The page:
Turning an Unclear Issue into Clear Focus through Option Solving

At a recent client senior team retreat, participants considered a number of key issues challenging their company but then settled on the most important one: management retention.

Through professional facilitation, which is recommended for a group greater than 10, the 17 participants chose the question to lead them in the right direction: “What is our best option for creating a culture of management retention?”

By sub-groups they settled on the two most unlikely “bookends”: 1) Stay with our current model and continue with our current practices; 2) Give everyone everything they desire. Participants didn’t want to entertain either of these options but they created a useful framework for starters. (Find out more about bookends from the book.)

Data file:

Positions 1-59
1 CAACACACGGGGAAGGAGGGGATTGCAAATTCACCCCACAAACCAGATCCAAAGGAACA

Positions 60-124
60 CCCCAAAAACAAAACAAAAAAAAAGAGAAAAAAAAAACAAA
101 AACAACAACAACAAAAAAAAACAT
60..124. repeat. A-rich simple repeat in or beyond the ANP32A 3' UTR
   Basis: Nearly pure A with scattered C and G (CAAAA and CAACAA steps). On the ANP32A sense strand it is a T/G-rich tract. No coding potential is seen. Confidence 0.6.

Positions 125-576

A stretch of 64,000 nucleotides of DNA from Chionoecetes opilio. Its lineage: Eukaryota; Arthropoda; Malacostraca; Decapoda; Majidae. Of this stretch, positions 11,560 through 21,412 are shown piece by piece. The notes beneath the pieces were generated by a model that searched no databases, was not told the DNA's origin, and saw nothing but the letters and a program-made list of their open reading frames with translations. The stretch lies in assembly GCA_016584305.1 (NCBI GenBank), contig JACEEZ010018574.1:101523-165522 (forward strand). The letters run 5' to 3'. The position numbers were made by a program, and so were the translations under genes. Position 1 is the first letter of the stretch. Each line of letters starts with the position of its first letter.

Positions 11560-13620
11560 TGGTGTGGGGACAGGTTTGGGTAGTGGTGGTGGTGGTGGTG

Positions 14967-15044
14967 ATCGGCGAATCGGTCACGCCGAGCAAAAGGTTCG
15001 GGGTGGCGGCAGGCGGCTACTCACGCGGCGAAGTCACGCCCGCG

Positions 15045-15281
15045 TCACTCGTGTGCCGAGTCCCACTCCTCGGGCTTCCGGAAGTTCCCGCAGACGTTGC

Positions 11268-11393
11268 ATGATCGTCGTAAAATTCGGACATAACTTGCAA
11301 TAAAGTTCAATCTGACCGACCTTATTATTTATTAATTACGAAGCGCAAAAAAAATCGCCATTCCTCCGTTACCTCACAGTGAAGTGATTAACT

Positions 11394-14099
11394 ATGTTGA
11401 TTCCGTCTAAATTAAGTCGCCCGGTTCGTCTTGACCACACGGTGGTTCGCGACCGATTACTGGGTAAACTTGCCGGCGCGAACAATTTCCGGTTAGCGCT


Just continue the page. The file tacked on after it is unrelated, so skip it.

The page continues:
Shortly after, these same sub-groups determined six viable options, three of which were A) Explore best practices outside of our industry, B) Career pathing, C) Find out what is important to managers. None of these included the one they ultimately chose.

The ultimate choice is not important, especially as readers shouldn’t aim to use examples like these as a blueprint for their own issues. Once you read the book about Smart Decisions, you will notice how such options can only match up to a company or individual’s own unique circumstances: and should not be based upon someone else’s intuitive brainwork. However, you can rest assured that this group’s final choice not only put participants’ minds at rest but it also provided them a clear focus going forward.

It will not be a surprise for readers to sense that this company’s management retention will improve dramatically over the next 12 months.

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